Arkansas grower affected by bird flu may repopulate farm in fall

An Arkansas poultry farm connected with an H7N7 avianinfluenza scare found could be repopulated as early as the fall of 2013, ArkansasLivestock and Poultry Commssion Director Preston Scroggin said. The farm, operatedby a grower for Tyson Foods, has been fully decontaminated and declaredfree of avian influenza.

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An Arkansas poultry farm connected with an H7N7 avian influenza scare found could be repopulated as early as the fall of 2013, Arkansas Livestock and Poultry Commission Director Preston Scroggin said. The farm, operated by a grower for Tyson Foods, has been fully decontaminated and declared free of avian influenza.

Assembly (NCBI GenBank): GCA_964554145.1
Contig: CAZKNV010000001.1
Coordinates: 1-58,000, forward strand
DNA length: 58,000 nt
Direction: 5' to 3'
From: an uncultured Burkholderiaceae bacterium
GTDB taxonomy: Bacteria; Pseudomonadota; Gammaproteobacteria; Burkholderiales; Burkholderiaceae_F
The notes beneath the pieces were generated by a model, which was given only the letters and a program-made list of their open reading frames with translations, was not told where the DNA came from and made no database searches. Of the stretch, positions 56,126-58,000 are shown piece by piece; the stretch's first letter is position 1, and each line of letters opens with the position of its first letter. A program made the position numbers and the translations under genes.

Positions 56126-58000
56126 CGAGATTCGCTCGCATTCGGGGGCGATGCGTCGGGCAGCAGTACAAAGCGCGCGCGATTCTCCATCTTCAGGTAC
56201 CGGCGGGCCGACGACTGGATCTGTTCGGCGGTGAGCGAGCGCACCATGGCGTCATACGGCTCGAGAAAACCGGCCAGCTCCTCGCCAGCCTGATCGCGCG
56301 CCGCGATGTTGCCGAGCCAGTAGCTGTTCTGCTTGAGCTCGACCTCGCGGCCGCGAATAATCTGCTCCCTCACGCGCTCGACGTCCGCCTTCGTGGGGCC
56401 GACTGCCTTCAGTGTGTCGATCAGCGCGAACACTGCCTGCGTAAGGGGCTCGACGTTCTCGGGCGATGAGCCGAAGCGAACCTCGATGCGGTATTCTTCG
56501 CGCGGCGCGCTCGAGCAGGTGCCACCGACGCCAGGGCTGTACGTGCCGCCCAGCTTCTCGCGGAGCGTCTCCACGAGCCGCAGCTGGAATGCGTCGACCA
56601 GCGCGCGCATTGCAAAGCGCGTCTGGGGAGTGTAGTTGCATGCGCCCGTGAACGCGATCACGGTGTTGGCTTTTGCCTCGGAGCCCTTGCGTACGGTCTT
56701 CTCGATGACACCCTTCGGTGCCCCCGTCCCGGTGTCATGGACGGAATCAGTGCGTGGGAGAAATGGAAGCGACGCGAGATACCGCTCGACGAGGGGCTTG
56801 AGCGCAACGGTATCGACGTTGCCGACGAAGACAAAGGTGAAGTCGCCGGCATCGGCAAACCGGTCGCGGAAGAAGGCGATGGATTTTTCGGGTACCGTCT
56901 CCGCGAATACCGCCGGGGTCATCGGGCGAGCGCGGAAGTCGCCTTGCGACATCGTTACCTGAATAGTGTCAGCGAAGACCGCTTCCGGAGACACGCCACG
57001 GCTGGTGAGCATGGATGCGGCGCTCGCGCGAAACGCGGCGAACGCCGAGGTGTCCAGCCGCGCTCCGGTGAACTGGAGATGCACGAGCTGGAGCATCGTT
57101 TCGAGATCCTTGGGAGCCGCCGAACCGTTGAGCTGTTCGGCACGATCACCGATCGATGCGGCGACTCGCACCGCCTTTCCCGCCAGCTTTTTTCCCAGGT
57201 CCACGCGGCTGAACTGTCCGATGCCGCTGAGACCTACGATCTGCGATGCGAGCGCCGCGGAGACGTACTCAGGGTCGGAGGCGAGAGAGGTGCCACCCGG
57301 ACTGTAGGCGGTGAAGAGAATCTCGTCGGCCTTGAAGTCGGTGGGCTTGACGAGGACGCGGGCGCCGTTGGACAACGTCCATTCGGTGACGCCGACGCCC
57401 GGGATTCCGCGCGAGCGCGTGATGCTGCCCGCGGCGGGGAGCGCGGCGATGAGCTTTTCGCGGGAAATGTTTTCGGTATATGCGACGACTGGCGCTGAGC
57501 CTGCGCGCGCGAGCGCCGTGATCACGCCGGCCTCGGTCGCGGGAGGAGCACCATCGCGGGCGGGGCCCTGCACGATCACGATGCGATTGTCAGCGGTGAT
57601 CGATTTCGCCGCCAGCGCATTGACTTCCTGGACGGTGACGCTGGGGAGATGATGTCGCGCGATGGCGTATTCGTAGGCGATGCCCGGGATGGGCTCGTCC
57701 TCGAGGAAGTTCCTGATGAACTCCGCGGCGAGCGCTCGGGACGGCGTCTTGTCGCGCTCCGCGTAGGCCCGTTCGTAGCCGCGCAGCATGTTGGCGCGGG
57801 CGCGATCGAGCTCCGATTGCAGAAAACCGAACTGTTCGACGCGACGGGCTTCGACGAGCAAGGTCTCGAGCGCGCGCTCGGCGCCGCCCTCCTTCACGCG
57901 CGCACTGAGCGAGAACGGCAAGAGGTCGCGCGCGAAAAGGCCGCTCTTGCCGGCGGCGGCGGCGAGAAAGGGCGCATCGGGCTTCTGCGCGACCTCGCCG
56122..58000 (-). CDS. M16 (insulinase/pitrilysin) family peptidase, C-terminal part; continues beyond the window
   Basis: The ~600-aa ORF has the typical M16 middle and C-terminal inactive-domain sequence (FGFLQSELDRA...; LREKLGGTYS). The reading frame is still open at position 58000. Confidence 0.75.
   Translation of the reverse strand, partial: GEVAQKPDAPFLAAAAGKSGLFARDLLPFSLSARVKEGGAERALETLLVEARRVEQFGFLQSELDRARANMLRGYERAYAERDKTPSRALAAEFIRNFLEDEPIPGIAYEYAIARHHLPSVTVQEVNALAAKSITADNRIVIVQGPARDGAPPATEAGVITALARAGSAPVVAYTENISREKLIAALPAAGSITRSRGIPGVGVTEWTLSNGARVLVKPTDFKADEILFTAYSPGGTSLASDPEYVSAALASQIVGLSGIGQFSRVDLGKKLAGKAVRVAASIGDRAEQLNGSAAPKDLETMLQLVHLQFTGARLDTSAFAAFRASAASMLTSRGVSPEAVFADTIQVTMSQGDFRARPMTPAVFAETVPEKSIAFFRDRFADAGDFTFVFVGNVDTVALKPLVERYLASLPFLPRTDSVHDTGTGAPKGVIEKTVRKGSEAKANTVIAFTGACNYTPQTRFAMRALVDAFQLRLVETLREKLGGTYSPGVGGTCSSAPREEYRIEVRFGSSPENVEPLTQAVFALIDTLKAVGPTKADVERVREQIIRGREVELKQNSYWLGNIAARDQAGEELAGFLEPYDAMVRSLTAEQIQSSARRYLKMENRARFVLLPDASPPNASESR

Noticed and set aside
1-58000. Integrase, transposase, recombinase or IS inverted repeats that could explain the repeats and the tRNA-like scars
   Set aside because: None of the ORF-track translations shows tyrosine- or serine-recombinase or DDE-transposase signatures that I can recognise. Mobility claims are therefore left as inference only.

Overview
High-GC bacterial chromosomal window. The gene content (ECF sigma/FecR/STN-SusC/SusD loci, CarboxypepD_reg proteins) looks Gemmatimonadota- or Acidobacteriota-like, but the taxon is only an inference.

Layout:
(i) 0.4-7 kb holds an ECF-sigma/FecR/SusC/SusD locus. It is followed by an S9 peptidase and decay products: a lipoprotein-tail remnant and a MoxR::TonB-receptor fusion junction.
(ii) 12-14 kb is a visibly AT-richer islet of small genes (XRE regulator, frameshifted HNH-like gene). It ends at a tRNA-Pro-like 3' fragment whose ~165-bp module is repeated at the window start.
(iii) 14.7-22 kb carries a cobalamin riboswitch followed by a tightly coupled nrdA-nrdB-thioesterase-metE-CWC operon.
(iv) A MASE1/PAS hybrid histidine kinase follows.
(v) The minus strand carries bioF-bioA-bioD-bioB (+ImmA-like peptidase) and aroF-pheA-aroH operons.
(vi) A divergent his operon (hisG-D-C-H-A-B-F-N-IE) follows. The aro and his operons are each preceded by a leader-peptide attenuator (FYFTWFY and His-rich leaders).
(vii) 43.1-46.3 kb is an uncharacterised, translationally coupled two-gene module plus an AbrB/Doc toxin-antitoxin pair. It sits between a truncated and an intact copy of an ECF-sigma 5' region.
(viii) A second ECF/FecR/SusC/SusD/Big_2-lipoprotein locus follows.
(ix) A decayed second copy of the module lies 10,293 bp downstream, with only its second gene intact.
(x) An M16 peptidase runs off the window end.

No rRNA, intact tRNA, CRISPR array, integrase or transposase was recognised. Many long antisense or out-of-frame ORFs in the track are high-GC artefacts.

In June, about 40 percent of the chickens in one house at the farm showed the presence of antibodies consistent with the low-pathogen form of avian influenza. All chickens on the farm were euthanized and all birds within a 6.2-mile radius were quarantined while avian influenza testing took place. No new cases of avian influenza were found during two rounds of testing, with the second round concluding on July 9.

While the area has been declared free of avian influenza, the Arkansas poultry industry is still hindered by the discovery. Japan, Russia and China have all implemented bans on poultry from Arkansas, and Hong Kong has banned chicken from Scott County, Ark., where the farm is located. However, Scroggin said he thinks those bans are "more political than science based."

State and federal officials from Arkansas have been communicating with the United States Department of Agriculture and other groups to help get those trade issues resolved as quickly as possible, he added. 

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